If you have not heard of Yangshi Lei (the honoured name of the Lei family responsible for imperial building for over 200 years during theQing Dynasty(1644-1911)), then you have missed an important detail about theTemple of Heaven, theSummer Palace, Yuanmingyuan Garden,Chengde Summer Resort, and the Imperial Qing Mausoleums inHebei Province, the sacred burial grounds of Qing emperors, empresses and imperial concubines.
All these great cultural relics and popular tourist attractions have been included on UNESCO's World Heritage List, and surprisingly enough, they are all designed by the Lei family. Representing the great achievements of science and technology in ancient China, their architectural practice covered a wide range of city planning, imperialpalaces, gardens,temples, tombs, princes' residences, workshops, and schools.
Yangshi means architect or architecture in Chinese. Yangshifang, the then government authority similar to the National Architecture Design Institute today, was in charge of site selection, design and construction of imperial architectures. From 1662 to1911, eight generations of the Lei family were appointed director of Yangshifang consecutively.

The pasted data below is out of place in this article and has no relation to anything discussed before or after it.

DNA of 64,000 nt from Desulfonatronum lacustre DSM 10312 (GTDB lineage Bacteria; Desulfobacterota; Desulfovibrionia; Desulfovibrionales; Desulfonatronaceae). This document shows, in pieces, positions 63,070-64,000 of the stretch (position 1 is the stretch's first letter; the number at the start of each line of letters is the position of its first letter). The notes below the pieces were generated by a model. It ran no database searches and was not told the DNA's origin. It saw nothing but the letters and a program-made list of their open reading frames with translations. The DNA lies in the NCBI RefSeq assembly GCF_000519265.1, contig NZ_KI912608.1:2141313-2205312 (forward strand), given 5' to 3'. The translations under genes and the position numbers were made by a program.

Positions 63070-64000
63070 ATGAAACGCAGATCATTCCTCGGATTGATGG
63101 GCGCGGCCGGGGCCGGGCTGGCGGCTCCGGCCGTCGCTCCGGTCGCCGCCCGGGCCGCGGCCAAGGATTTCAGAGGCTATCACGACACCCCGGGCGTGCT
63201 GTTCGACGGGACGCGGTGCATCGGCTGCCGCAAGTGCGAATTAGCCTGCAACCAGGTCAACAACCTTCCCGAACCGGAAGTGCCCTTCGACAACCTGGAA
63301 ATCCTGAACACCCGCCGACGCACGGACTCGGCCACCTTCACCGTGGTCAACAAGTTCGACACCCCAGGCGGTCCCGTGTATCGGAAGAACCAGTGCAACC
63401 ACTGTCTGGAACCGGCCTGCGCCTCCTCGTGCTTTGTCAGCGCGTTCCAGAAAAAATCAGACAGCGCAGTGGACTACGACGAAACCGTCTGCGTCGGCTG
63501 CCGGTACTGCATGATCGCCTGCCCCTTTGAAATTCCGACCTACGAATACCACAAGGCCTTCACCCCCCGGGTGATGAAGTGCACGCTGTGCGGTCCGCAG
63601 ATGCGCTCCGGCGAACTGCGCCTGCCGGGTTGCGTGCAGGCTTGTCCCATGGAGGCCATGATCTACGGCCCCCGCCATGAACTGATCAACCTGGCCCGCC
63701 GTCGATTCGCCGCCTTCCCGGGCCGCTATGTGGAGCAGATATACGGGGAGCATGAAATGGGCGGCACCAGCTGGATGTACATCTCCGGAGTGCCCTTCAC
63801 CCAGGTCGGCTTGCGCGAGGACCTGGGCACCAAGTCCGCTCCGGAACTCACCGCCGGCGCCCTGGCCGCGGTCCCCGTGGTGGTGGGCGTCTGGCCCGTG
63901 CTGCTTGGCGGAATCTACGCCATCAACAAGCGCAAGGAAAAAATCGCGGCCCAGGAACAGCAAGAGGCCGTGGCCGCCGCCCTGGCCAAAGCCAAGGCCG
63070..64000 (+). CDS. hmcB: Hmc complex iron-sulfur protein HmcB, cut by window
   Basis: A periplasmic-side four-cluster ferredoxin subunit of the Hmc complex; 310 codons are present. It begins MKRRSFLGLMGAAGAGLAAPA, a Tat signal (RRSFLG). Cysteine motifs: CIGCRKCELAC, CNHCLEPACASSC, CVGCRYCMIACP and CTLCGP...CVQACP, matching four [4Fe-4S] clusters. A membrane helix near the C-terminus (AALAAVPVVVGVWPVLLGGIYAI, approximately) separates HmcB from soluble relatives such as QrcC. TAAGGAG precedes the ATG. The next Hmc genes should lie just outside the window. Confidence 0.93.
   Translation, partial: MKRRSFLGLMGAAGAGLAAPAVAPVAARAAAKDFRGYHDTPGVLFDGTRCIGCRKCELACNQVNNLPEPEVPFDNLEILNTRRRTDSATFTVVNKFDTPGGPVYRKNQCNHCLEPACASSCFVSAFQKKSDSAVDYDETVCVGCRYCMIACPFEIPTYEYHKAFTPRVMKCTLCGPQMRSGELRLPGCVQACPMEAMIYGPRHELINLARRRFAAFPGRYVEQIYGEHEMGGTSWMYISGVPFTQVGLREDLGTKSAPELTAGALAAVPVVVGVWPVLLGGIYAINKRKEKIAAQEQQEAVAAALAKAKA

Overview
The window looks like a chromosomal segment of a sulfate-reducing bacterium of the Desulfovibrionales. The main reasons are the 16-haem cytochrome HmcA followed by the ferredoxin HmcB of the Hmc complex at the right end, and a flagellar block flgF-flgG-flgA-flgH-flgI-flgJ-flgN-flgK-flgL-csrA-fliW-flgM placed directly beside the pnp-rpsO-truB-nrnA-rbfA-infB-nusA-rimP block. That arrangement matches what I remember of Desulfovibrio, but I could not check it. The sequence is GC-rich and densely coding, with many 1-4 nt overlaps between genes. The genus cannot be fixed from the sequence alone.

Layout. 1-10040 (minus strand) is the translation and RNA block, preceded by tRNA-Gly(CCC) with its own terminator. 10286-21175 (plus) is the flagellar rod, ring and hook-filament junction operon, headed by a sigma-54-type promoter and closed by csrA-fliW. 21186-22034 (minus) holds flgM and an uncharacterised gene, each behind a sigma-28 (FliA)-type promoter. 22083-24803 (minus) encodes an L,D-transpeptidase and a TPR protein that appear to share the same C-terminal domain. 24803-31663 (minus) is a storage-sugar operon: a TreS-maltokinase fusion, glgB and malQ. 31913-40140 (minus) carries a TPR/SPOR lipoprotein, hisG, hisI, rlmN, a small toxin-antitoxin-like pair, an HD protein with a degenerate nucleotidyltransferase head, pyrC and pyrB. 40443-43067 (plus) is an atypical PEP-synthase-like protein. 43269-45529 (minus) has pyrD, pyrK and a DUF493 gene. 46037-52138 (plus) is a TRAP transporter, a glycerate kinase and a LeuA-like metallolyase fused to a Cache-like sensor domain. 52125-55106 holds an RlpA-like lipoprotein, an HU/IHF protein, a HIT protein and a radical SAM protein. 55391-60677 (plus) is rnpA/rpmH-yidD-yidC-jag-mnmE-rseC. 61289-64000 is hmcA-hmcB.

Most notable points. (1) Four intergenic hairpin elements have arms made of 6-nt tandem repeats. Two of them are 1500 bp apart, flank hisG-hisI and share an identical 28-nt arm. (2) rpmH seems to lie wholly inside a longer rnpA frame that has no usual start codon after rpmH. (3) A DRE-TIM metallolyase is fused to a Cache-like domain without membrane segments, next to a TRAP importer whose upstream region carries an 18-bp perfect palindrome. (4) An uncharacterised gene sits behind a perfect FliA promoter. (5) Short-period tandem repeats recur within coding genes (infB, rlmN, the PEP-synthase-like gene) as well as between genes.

With so many architectural works on the UNESCO's World Heritage List, the Lei Family is a unique phenomenon in the architectural history throughout the world.
The Lei Family
One of the ancestors of Yangshi Lei, born in Jianchang (now Yongxiu County) inJiangxi Province, served as an artisan in theMing Dynasty(1368-1644AD). Towards the end of the Ming Dynasty, he moved toNanjing, the then capital of the Ming Dynasty (capital city ofJiangsu Provincetoday), to escape the war. In the early days of the Qing Dynasty, he was enlisted toBeijingdue to his excellent craftsmanship and he was thus seen as the primogenitor of the later "Yangshi Lei".
The first generation of Yangshi Lei consisted of Lei Fada and his cousin, Lei Faxuan, who were entrusted to rebuild the Taihe Palace ofForbidden Cityduring theKangxiReign (1662-1723 AD) of the Qing Dynasty.